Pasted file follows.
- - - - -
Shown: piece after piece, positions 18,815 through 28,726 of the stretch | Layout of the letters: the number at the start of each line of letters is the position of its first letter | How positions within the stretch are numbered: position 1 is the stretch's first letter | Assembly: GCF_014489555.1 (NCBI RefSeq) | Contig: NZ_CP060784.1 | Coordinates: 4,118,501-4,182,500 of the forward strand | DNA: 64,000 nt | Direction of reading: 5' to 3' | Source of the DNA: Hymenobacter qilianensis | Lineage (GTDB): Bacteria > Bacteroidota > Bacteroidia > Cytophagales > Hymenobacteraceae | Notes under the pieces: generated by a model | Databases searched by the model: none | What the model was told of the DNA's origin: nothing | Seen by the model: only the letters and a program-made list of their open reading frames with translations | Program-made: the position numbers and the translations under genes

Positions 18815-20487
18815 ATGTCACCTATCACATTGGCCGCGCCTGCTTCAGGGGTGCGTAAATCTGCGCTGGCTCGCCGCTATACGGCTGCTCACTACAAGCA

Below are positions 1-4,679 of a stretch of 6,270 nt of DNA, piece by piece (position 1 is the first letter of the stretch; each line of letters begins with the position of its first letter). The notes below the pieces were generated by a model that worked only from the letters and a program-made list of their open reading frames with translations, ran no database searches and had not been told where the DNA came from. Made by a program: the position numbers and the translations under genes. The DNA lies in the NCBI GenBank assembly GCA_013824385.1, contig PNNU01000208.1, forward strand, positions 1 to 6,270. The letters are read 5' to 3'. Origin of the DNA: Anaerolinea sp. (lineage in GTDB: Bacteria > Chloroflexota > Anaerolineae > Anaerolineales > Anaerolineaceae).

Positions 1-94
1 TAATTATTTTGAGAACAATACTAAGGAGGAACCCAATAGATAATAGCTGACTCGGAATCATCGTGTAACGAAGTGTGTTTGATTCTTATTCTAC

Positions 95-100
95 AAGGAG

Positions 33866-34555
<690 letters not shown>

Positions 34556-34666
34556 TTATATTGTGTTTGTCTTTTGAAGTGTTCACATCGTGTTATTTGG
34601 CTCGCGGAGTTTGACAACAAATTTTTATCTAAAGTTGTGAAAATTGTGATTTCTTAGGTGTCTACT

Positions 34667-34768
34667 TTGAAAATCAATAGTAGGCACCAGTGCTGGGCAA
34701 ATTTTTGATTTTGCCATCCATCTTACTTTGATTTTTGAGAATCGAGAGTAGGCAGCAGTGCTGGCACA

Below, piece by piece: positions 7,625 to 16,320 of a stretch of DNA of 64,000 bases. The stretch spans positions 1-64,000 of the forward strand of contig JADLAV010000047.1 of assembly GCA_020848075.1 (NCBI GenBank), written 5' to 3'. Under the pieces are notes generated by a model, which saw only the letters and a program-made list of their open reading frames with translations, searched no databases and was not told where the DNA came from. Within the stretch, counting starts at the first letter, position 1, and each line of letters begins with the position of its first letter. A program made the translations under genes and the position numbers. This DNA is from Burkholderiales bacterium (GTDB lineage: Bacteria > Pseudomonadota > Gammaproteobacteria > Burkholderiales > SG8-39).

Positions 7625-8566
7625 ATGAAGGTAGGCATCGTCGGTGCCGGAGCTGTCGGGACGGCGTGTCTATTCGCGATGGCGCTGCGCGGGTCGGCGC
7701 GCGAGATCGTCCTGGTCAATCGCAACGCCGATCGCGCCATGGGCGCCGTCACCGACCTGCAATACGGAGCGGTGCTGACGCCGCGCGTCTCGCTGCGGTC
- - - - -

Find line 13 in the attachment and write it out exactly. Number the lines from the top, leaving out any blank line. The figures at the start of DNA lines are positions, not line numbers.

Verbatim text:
34601 CTCGCGGAGTTTGACAACAAATTTTTATCTAAAGTTGTGAAAATTGTGATTTCTTAGGTGTCTACT